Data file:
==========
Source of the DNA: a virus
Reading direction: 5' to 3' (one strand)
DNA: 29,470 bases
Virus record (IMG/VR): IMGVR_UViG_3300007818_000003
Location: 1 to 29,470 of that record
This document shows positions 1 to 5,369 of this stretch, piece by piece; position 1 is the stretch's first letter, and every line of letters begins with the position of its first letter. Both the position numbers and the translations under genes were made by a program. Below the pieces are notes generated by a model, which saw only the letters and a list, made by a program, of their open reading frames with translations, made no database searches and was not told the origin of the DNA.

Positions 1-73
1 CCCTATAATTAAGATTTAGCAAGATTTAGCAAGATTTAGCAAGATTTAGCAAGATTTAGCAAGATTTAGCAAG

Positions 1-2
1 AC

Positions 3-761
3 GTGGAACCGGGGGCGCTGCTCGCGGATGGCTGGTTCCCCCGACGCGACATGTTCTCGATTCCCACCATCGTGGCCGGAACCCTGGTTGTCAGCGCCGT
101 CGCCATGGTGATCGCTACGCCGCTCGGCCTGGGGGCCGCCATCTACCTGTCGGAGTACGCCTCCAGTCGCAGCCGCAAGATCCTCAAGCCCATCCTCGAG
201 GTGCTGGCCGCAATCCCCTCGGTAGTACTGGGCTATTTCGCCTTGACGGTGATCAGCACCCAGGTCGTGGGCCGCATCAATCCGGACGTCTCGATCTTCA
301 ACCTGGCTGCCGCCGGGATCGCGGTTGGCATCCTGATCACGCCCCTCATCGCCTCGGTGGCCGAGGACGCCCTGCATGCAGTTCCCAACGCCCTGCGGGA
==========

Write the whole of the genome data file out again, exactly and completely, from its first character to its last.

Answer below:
Source of the DNA: a virus
Reading direction: 5' to 3' (one strand)
DNA: 29,470 bases
Virus record (IMG/VR): IMGVR_UViG_3300007818_000003
Location: 1 to 29,470 of that record
This document shows positions 1 to 5,369 of this stretch, piece by piece; position 1 is the stretch's first letter, and every line of letters begins with the position of its first letter. Both the position numbers and the translations under genes were made by a program. Below the pieces are notes generated by a model, which saw only the letters and a list, made by a program, of their open reading frames with translations, made no database searches and was not told the origin of the DNA.

Positions 1-73
1 CCCTATAATTAAGATTTAGCAAGATTTAGCAAGATTTAGCAAGATTTAGCAAGATTTAGCAAGATTTAGCAAG

Positions 1-2
1 AC

Positions 3-761
3 GTGGAACCGGGGGCGCTGCTCGCGGATGGCTGGTTCCCCCGACGCGACATGTTCTCGATTCCCACCATCGTGGCCGGAACCCTGGTTGTCAGCGCCGT
101 CGCCATGGTGATCGCTACGCCGCTCGGCCTGGGGGCCGCCATCTACCTGTCGGAGTACGCCTCCAGTCGCAGCCGCAAGATCCTCAAGCCCATCCTCGAG
201 GTGCTGGCCGCAATCCCCTCGGTAGTACTGGGCTATTTCGCCTTGACGGTGATCAGCACCCAGGTCGTGGGCCGCATCAATCCGGACGTCTCGATCTTCA
301 ACCTGGCTGCCGCCGGGATCGCGGTTGGCATCCTGATCACGCCCCTCATCGCCTCGGTGGCCGAGGACGCCCTGCATGCAGTTCCCAACGCCCTGCGGGA